Depending on the description, the manticore has either the head of a man or of a lion. It has the body of a tiger, the tail of a scorpion and it may or may not have wings.
It passed into European folklore first through a remark by Ctesias, a Greek physician in the fourth century BC, in his book Indica (“India”). It has survived only in fragments, or references by those other writers.
The Greek geographer Pausanias, in one of his books, said he thought manticores were just exaggerations of tigers.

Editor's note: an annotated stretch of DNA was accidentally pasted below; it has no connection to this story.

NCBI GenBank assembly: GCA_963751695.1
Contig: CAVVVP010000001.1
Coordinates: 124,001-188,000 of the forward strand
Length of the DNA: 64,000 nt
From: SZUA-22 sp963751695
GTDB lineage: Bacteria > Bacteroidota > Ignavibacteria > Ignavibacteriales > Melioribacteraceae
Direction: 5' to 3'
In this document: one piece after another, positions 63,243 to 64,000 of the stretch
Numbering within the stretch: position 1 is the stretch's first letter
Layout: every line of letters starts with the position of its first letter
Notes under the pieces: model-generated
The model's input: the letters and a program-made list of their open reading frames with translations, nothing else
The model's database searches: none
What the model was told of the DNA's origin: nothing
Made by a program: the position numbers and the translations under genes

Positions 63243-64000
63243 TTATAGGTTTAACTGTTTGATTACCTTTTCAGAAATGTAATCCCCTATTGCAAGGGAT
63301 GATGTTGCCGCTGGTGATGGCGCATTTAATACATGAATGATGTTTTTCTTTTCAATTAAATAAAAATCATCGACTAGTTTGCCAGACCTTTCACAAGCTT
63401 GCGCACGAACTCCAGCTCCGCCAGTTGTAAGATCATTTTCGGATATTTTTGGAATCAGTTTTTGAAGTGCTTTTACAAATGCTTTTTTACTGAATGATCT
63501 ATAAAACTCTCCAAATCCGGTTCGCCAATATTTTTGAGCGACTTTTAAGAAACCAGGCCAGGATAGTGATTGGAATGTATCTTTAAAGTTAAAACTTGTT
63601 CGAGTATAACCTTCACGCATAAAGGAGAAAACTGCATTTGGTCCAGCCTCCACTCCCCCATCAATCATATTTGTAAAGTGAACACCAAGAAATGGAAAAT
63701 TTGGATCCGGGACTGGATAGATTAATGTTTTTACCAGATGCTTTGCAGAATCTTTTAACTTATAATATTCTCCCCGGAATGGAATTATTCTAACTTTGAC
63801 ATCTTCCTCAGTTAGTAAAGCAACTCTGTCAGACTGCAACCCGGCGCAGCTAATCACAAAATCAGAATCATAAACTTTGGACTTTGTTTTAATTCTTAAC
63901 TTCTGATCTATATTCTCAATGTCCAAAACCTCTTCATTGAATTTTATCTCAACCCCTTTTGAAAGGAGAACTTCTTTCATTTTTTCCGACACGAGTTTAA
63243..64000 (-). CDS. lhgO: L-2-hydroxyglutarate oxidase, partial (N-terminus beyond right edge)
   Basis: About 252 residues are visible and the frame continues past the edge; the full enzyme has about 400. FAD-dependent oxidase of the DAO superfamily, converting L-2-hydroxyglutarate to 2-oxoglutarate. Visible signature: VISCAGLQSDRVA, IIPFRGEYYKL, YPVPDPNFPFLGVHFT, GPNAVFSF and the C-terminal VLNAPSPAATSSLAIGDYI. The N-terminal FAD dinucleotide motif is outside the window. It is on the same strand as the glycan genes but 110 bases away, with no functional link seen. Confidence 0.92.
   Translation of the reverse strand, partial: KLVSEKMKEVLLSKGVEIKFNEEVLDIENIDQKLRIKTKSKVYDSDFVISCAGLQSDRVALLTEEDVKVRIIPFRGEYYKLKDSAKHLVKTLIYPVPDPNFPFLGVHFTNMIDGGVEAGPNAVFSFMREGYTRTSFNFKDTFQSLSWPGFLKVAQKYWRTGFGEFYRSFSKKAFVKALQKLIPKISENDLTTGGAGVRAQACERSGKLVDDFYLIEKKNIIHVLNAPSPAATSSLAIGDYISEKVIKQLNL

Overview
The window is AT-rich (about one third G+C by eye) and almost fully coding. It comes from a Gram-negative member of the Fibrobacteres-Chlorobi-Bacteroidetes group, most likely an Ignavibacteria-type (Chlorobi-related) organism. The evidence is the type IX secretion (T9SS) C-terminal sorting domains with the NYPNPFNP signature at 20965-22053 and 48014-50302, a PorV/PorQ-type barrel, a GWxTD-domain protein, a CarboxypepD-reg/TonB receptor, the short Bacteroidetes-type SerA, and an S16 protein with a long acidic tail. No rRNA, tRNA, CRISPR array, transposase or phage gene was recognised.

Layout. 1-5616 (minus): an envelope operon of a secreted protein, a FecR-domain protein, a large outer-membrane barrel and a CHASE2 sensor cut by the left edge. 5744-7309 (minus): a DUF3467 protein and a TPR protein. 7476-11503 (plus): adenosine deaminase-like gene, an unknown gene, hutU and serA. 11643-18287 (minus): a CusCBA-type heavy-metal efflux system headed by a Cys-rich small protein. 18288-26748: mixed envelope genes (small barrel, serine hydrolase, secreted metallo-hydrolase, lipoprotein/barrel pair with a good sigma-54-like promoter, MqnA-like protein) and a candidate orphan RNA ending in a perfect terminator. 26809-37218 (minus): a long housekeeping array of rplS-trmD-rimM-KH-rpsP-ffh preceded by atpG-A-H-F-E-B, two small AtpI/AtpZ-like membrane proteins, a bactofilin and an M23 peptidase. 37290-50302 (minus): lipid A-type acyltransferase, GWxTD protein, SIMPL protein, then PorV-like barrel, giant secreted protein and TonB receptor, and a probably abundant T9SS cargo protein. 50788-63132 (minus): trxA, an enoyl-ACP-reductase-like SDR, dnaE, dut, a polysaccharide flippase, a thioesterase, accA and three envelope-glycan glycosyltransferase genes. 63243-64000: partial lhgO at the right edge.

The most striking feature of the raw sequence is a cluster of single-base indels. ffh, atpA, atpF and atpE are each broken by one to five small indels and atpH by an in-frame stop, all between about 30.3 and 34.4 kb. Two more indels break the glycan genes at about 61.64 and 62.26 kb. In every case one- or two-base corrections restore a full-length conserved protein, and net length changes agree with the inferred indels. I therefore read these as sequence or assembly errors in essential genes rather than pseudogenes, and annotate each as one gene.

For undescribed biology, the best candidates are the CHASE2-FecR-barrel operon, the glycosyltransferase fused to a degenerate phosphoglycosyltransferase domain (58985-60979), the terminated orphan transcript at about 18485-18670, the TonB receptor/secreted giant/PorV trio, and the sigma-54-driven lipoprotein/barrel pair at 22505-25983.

“But that it has three rows of teeth along each jaw and spikes at the tip of its tail with which it defends itself at close quarters, while it hurls them like an archer's arrows at more distant enemies; all this is, I think, a false story that the Indians pass on from one to another owing to their excessive dread of the beast,” he said.
But because Aristotle included the manticore in his natural history, many people accepted the beast’s existence as fact well into the Medieval Period.